The Associated Press (Ron Fournier, “BUSH ANNOUNCES NUCLEAR ARMS REDUCTION DEAL WITH RUSSIA; TREATY SIGNING NEXT WEEK,” Washington, 05/13/02) and The Associated Press (Tom Raum, “ARMS PACT HELPS BOTH U.S., RUSSIA, WOULD NOT HAVE BEEN POSSIBLE UNTIL RECENTLY,” Washington, 05/13/02) and Reuters (Randall Mikkelsen, “BUSH SAYS US AND RUSSIA AGREE ON ARMS CUTS,” Washington, 05/13/02) reported that US President George W. Bush said on Monday he would sign a treaty with Russia later this month to cut the two countries’ long-range nuclear weapons by two-thirds and “liquidate the legacy of the Cold War.” Russian President Vladimir Putin welcomed the agreement. It gives Russia a binding treaty politically important to Putin, and gives the US the flexibility to store some weapons rather than dismantle them and to withdraw on short notice. “What you have here is a deal in which Russia got a treaty and we got everything else,” said Brookings Institution arms control analyst Ivo Daalder. The treaty must be ratified by the US Senate and Russian parliament. Bush announced the agreement in a surprise statement at the White House and said he would sign it at a Moscow summit with Putin, set for May 24. Under the new arms treaty — unusually slim at three pages — the world’s biggest nuclear powers will cut their deployed strategic nuclear warheads by the year 2012 to 1,700-2,200 from current levels of about 5,000 to 6,000. The pact would effectively supersede the 1993 START 2 arms treaty which mandates ceilings of 3,000 to 3,500 warheads, a senior US official said.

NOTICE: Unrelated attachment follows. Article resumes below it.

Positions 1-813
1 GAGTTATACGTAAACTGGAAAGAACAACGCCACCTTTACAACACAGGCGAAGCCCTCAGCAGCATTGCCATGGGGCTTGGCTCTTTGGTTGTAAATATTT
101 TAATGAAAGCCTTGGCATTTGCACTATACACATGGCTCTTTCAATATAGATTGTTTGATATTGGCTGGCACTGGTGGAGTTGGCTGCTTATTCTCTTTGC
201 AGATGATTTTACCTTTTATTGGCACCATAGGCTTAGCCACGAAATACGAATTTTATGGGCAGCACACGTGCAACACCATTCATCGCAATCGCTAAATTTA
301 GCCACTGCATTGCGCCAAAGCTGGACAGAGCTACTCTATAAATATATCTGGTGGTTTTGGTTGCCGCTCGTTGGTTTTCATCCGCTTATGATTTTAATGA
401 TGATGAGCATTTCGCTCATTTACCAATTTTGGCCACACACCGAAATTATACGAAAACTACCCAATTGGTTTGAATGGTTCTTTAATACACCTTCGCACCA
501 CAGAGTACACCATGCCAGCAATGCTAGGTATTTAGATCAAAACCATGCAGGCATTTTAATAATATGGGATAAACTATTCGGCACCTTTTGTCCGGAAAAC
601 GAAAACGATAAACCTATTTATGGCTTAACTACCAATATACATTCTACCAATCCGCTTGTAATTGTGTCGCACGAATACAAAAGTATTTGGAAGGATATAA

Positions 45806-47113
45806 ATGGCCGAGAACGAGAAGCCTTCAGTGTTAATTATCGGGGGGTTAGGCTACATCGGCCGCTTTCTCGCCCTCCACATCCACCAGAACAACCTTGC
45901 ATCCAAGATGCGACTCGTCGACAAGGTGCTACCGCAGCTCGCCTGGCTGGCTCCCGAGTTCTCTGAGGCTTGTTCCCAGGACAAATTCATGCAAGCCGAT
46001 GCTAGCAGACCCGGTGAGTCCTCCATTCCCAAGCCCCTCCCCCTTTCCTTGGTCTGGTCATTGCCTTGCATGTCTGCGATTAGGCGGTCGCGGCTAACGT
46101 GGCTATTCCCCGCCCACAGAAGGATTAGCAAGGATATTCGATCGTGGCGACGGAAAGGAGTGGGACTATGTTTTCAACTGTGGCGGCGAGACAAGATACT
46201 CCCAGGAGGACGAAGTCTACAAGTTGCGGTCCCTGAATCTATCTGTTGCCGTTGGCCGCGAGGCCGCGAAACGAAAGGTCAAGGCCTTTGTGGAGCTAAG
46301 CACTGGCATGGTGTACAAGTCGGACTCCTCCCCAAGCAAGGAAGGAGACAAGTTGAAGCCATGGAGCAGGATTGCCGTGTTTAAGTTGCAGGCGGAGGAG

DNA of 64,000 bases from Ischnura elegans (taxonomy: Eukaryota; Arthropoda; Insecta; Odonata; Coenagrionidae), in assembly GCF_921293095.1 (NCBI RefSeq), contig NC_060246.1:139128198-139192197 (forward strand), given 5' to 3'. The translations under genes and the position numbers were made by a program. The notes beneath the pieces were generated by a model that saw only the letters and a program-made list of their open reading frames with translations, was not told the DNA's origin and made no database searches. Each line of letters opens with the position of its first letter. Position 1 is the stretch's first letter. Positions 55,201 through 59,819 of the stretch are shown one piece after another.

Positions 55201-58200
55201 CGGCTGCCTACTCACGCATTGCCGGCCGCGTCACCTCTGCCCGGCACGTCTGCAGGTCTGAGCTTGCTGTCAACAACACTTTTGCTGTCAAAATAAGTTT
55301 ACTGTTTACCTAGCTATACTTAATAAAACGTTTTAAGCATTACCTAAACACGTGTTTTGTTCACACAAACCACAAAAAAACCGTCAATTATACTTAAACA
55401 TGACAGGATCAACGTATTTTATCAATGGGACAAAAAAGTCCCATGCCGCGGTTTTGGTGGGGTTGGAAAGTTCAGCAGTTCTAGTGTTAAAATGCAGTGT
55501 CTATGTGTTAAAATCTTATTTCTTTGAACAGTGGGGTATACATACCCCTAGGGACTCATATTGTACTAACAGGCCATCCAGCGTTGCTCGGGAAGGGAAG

4. Taiwan Domestic Politics

The Associated Press (Annie Huang, “TAIWAN’S RULING PARTY SHOULD SHELVE ITS PLATFORM THAT SUPPORTS FORMAL INDEPENDENCE FROM CHINA, LAWMAKERS SAY,” Taipei, 05/12/02) reported that two lawmakers from the ruling Democratic Progressive Party suggested on Sunday that the party shelve a part of its platform that calls for Taiwan’s formal independence from the PRC. The platform, adopted more than a decade ago, is outdated and no longer reflects reality, DPP lawmaker Lee Wen-chung declared. Lee said that he expects that President Chen Shui-bian will help approve the change when DPP leaders meet in July. “The party platform will naturally become a historical document,” he said. Another DPP legislator, Chen Chi-mai, said the change could help Taiwan improve its trade and political relations with the PRC, a vital step to prevent the island from being marginalized amid the trend toward globalization.